Sweet Peppers Category
Sweet peppers (or ajies dulces in Spanish) lack capsaicin, a chemical in ordinary chilis that makes your mouth burn. This makes them terrific for eating raw, or stuffing and baking, and sprinkling on pizzas before they go into the oven.
Store them in the crisper drawer of your refrigerator, and plan to use them within a week or two.
These sweet, mild peppers with a fruity flavor are easily confused with hotter yellow wax peppers. Sample before using.Learn more
Red and yellow peppers are riper, more flavorful, and pricier than the more common green ones. You can occasionally find bell peppers in other colors as well, like brown, white, pink, orange, and purple. Bell peppers are the perfect size for hollowing out and stuffing, or you can slice them into strips for snacking or dipping.Learn more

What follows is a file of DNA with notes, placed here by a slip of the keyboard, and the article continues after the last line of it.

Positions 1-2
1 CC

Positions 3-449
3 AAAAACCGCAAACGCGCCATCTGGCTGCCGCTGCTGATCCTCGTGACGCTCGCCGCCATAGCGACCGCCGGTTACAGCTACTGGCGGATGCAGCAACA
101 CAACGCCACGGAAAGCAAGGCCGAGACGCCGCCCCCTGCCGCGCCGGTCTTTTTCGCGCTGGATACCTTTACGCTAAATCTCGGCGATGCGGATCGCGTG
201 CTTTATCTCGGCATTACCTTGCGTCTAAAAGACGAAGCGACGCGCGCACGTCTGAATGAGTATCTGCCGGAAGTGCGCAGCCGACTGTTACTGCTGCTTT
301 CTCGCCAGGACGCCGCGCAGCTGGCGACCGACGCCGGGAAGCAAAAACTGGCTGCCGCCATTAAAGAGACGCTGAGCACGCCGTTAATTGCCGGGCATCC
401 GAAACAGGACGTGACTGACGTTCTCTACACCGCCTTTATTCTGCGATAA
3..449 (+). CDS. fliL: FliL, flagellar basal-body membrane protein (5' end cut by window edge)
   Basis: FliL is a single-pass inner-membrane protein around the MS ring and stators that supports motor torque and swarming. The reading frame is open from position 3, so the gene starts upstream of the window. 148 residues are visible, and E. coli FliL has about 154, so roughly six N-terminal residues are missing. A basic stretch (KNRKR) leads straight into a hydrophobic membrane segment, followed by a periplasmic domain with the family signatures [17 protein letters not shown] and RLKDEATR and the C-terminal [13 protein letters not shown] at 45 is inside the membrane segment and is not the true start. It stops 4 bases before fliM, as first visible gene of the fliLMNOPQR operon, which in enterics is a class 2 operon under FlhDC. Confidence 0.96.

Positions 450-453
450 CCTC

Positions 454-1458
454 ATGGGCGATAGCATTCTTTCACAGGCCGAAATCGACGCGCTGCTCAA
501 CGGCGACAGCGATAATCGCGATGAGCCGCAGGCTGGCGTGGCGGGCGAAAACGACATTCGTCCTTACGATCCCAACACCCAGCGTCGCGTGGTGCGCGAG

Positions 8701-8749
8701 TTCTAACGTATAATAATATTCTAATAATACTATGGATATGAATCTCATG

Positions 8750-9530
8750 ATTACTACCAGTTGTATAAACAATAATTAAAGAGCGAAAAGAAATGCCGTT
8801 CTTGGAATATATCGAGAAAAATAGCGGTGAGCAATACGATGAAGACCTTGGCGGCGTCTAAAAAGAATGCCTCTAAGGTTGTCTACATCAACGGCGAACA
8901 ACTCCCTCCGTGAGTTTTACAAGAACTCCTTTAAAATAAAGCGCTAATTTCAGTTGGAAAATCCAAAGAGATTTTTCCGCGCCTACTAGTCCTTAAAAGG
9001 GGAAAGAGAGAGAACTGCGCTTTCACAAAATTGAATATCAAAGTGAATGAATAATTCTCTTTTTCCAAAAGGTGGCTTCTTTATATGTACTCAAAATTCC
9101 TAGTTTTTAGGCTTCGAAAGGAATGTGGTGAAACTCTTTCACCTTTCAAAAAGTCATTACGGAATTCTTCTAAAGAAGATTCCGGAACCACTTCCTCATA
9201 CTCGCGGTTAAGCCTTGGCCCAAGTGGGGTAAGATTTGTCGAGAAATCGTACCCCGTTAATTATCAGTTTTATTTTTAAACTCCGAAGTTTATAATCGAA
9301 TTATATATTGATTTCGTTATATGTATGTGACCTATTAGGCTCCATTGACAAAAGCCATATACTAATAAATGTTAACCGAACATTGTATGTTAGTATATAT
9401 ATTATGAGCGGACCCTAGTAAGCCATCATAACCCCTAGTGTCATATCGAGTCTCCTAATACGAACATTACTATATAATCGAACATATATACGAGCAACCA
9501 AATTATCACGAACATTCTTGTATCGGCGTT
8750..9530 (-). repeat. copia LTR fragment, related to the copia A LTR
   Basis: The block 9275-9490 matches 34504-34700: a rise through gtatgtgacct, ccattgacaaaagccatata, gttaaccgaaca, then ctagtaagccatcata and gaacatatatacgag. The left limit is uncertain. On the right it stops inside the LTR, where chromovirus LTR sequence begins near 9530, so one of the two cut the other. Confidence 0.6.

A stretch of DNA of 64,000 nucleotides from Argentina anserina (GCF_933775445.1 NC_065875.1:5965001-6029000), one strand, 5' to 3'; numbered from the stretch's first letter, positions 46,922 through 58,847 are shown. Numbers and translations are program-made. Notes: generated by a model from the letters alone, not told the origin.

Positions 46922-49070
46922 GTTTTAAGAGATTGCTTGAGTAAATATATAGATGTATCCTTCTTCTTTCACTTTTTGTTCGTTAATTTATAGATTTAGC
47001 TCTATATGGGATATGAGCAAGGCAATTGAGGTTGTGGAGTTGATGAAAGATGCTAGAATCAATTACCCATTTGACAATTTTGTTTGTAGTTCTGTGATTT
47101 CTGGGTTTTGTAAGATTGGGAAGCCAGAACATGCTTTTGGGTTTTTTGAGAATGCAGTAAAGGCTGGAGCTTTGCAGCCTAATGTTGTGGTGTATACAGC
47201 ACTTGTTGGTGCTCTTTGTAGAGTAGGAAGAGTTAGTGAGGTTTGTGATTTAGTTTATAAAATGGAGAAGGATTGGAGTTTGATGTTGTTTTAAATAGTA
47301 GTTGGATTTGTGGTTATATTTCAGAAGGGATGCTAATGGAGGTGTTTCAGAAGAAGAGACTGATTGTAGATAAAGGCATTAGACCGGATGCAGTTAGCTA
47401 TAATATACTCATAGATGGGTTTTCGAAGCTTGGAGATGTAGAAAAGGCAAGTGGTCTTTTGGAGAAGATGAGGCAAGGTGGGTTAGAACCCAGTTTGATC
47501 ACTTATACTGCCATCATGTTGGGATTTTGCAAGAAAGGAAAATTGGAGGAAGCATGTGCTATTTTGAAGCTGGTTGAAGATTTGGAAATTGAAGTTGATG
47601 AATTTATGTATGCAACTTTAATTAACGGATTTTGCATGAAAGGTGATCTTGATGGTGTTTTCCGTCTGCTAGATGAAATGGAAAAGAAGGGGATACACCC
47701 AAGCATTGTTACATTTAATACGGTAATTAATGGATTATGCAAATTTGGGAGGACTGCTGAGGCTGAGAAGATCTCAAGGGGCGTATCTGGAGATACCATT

bull's horn pepper
This Italian heirloom pepper is shaped like a bull's horn, and many cooks think it's a lot more flavorful than an ordinary bell pepper.Learn more
These small sweet peppers come in different colors and looks like squished bell peppers. They're popular in the Caribbean, where they're often stuffed and roasted.Learn more
These sweet, mild peppers are usually sold while yellowish-green. They become hotter and redder as they mature.Learn more
Holland bell pepper
These are like bell peppers, only they're sweeter and have thicker walls. They come in different colors.Learn more
This hard-to-find sweet pepper is smaller and sweeter than its cousin, the bell pepper, with which it's interchangeable.Learn more
Pimentos are often sold roasted and peeled in cans or jars, or used to stuff green olives.Learn more